2017-11-15 / Gardening Tips

Household Insect Invaders

The week before last we had some summer like weather for a few days that could be characterized as “Indian Summer” in areas which had previously had frost. Indian summer has been defined as a period of warm weather following a hard frost. Now that MOST of our region had a hard or “killing” frost, we can look forward to more Indian summer. At least I hope so! I still have not cleaned up my garden yet and this is a chore best accomplished before I get too busy next spring. Sometimes we get Indian summer in October and sometimes it occurs in November. Much of the region did get a soaking rain last Sunday and Monday. I recorded four inches, but I saw on the news that Hunter Mountain got over six inches! When the seasonal numbers are “crunched” into “averages” it will appear that rainfall has been pretty near normal for the month of October but the fact is that it has been far from normal.

Beetles invasion

One phenomenon that often accompanies warm weather and sunny days in the fall was very evident last week, as hundreds of Lady beetles congregated on my house, doors and windows. They were trying to find a warm place to spend the winter.

There are several species of insect that exhibit this congregating behavior in the fall and they often become indoor pests all winter long. The main species of insects I have noticed this fall are ladybeetles, western conifer seed bugs (a type of stink bug), boxelder beetles and cluster flies.

Ladybeetles or ladybugs are generally considered beneficial insects since they feed on many different pests both as adults and even more so in their larval form. Unfortunately, the species of ladybug that has been so conspicuous here was imported from Asia and it has pretty much displaced the native species. The ladybeetle and these other fall invaders emit an “aggregation pheromone” that attracts others of their species. In some cases they are so numerous as to almost cover the sunny side of a building. Most of these insects are looking for a comfortable place to spend the winter and that means they may end up inside your house all winter in the wall voids or other refuges. When the heat is turned on they may sometimes wake up and fly around. Lady beetles can and do bite people on occasion and while not nearly as painful as a bee sting or as persistent as a mosquito bite, it is still pretty annoying.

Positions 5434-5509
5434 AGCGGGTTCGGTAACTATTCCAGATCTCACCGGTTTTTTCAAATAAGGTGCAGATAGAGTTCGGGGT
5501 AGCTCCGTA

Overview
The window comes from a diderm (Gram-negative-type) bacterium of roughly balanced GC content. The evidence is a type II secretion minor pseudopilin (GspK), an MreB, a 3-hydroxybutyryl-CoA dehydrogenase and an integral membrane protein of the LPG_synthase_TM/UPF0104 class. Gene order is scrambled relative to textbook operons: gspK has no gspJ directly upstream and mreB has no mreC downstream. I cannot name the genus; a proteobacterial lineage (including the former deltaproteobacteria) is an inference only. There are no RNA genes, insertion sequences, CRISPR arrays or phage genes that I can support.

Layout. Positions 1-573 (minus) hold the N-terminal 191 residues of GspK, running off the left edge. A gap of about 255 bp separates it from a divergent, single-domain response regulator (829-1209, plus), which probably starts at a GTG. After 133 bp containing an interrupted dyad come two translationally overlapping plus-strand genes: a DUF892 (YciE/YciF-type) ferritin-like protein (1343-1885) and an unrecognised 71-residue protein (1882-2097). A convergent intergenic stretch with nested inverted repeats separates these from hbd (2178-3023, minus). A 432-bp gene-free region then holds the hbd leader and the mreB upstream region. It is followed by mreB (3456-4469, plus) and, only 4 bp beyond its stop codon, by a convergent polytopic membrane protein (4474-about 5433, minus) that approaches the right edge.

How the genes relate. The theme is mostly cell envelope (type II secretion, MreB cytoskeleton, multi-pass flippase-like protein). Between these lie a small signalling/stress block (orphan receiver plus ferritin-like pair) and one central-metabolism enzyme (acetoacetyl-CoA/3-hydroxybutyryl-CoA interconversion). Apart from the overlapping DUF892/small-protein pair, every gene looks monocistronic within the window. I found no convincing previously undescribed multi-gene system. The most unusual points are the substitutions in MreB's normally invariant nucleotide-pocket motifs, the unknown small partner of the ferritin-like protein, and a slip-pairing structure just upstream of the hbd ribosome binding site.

The western conifer seed bug is often called a “stink bug” since it emits a rather foul odor when disturbed. I think it smells like citrus and do not find the scent all that unpleasant. The bugs are large, awkward and ungainly however. They have a long, shield shaped body, long legs, long antennae and what appears to be a large “W” on their back. As far as I know they do not bite but they are also very unwelcome in most houses!

Fewer cluster flies

Cluster flies look like large houseflies that often spin around on their backs resembling insect “break dancing.” In recent years I have seen fewer and fewer cluster flies, perhaps they have been displaced by the western conifer seed bugs?

Once these pests are inside your house or inside the walls and attic there is little you can do except vacuum them up as noticed all winter. Some businesses or institutions such as hospitals have their exterior walls sprayed with a preventive insecticide in late August or September but I am afraid it is a bit too late for that treatment right now. If you see theses insects congregating on a sunny outdoor surface you can spray them with an over the counter insecticide.

It’s da bomb

Every fall I use an indoor fogging “bomb” to kill the insects that end up in my unheated back room and sometimes I will use one in a shed. Although queen wasps and some hornets overwinter in houses, the vast majority of them perish after a ’ few nights in the ’20s. I am allergic to wasp stings and more than once I have been stung just opening the shed door and having a wasp fall on my head. These devices are effective but must be used very carefully since they can poison pets, contaminate food stuff and even start fires. If you decide to use one, read and follow all label directions very carefully.

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